We like craft beer. We like brats. So what do you get if you blend the two? Cincy Beer Brats
Intoxicating mix brings out the best of the wurst
Kevin Eigelbach, WCPO contributor
6:00 AM, Jun 10, 2016
Cincinnatians love beer, and they love pork products. So they really ought to go for bratwurst infused with beer.
That’s the way it seemed to Mason resident Tony Lang, 49, when he created Cincy Beer Brats two years ago.
“Cincinnati was founded on pork,” he said. “Its heritage is Porkopolis and brewing. We set out to come up with a recipe that put both together.”
What sets these brats apart?
Initially, Lang worked with MadTree Brewing Company to create a line of five brats. Now, he said, he works with most of the craft brewers in town, including Dogberry Brewing in West Chester.
Lang has made brats using Dogberry beers, said Dogberry CEO Tony Meyer, but the two companies have also done some cross-promoting of each other’s products.
“His product is top shelf as far as I’m concerned, Meyer said. “We’re happy to have him come and sell his food here.”
Unlike some other manufacturers, Lang marinates the meat for 24 hours before putting it in cases. “That allows it to take on the character and flavor profile of the beer used in the infusion,” he said.
The brats are all longer than a standard hot dog bun, Lang said, because he hates it when he buys a brat and it’s no longer than a hot dog.
Because they’re made by hand, and the business is small — Lang is the sole proprietor and employee — he also does one-off brats for special occasions, such as the one he’s doing for Braxton Brewing Co.’s block party June 18.
“Our turnaround time is about 36 hours,” Lang said. “As long as I have the beer on Monday, I can have the brat done on Thursday.”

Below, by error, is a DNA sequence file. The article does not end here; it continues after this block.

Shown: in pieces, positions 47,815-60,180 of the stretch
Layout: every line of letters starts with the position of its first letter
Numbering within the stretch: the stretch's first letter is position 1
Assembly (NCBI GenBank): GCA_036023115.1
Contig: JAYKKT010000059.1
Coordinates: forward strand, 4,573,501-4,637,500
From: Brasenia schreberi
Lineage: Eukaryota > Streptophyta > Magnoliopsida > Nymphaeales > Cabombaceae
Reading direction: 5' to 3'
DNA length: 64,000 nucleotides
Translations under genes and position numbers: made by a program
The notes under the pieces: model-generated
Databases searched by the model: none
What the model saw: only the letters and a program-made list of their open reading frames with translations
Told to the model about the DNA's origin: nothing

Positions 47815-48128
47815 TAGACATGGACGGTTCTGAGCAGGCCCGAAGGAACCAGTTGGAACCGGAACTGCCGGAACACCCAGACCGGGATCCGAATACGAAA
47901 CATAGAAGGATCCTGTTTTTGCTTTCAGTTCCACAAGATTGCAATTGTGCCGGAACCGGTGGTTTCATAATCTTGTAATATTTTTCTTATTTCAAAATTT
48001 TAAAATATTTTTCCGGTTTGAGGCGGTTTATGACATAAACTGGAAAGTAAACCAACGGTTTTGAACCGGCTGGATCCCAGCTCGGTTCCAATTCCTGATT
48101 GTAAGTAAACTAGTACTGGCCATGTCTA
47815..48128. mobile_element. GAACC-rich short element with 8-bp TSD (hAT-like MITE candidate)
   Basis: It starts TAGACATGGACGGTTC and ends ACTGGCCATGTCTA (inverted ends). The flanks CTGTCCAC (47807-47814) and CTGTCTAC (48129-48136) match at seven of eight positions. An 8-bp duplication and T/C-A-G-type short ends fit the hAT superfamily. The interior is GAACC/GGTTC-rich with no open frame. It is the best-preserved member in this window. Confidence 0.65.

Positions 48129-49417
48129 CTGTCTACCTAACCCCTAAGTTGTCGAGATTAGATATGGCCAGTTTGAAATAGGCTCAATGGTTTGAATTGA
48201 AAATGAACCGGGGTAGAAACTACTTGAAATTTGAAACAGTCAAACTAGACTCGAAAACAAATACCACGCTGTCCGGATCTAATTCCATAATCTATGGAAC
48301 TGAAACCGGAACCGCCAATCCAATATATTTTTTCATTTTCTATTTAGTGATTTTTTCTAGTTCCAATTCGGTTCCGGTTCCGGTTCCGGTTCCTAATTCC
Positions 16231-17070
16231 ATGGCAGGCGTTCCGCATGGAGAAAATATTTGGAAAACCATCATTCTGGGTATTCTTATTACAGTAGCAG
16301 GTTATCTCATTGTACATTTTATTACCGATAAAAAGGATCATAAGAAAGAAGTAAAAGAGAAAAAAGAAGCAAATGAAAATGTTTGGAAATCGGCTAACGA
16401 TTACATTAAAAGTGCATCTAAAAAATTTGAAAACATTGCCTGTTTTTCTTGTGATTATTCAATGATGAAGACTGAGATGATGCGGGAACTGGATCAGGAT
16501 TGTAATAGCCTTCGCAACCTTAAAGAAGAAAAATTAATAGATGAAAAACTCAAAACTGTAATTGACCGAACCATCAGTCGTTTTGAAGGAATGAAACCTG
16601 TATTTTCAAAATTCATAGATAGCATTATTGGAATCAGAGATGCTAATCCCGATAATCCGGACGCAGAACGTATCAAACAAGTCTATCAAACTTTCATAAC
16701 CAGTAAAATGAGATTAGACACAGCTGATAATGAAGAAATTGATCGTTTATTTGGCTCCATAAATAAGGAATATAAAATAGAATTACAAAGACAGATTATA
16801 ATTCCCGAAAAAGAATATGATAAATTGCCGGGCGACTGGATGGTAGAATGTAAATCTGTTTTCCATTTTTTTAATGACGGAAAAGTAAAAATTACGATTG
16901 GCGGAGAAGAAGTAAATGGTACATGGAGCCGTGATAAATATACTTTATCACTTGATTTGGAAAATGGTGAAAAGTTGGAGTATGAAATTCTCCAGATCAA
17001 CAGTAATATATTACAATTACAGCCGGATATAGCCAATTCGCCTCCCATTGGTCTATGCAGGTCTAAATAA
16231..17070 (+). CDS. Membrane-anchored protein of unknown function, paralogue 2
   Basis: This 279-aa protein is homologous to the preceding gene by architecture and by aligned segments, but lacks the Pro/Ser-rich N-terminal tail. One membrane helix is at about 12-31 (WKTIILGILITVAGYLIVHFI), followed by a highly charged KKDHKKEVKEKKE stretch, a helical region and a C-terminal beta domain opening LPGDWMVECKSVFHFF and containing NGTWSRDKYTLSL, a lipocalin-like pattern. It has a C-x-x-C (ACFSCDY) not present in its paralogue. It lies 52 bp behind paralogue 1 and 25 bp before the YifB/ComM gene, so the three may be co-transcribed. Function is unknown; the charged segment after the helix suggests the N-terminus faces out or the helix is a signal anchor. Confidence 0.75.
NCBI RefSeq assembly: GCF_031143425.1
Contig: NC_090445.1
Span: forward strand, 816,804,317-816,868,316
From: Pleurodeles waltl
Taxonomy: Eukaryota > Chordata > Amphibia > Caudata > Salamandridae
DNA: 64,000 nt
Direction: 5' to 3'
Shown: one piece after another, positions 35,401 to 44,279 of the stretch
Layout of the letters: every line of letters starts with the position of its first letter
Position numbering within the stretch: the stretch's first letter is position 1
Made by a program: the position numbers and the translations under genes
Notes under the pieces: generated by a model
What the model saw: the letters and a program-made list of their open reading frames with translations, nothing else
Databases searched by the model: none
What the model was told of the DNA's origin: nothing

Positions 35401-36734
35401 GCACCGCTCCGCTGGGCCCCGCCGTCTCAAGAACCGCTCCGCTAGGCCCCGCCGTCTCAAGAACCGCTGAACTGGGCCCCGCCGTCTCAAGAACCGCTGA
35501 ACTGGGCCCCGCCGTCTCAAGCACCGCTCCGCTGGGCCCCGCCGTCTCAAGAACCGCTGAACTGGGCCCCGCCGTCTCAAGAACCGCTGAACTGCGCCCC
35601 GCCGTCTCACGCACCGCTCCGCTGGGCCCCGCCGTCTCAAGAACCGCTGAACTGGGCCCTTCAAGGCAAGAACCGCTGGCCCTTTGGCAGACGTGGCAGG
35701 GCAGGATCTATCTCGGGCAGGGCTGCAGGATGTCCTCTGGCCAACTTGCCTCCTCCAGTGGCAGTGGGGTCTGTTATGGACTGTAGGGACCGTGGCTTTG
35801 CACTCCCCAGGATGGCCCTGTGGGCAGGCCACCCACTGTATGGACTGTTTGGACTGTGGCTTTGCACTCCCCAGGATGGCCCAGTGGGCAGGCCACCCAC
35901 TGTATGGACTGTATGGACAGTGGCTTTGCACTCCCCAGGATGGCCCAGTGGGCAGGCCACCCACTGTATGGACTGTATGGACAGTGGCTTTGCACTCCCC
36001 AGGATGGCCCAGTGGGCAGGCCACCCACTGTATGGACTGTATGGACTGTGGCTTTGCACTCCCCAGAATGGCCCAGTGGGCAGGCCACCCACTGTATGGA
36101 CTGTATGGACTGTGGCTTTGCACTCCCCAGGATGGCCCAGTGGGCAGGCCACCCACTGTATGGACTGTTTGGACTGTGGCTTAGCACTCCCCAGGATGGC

How does he sell them?
At several local retailers, including Luigi’s Olde World Market in West Chester (for a complete list see http://www.madtreebrewing.com). They’re also sold through the Cincinnati products website cincy2u.com. And, they’re also sold wholesale to about half a dozen restaurants and brew pubs, Lang said.
Those include Rivertown Brewing Co. in Lockland, where customers at the barbecue restaurant love buying the brats Lang has made using the brewery’s lager, stout and other beers, Rivertown Dream Facilitator Lindsey Roeper said.
That partnership started about six months ago, after Lang told Rivertown he wanted to make a beer brat using Rivertown’s Death Beer, a Russian imperial stout brewed with ghost peppers.
“We really loved the quality and flavor” of those brats, she said.
Because they’re made by hand with premium beers, Cincy Beer Brats cost more than regular bratwurst. A 4-pound box of Kentucky Bourbon Barrel Ale brats, Lang’s best-seller, costs $66.99 at cincy2u.com, which amounts to $16.70 per pound.
Is he making money?
The company did about $30,000 in sales in 2015, Lang said, and he expects it will do more in 2016. Every month, he said, he partners with another business that can help him.
He is the only investor, he said, and he’s put in between $7,000 and $10,000. He works out of an office in his home, and he does the company’s marketing and maintains its website himself. He also does the sales calls, the relationship-building and the product demonstrations.
He partners with a local packer, whom he declined to name, which marinates the pork and encases it. He then labels the packages, and has them shipped via a local independent distributor.
Short-term, Lang plans to build the brand and its quality locally. But long-term, he would like to get the product into larger retailers, such as Kroger.
He’d also like to work with a larger craft brewer to create a product that can be distributed nationwide.
He thinks he’s perfected the production process, he said, and now all he has to do is scale it up.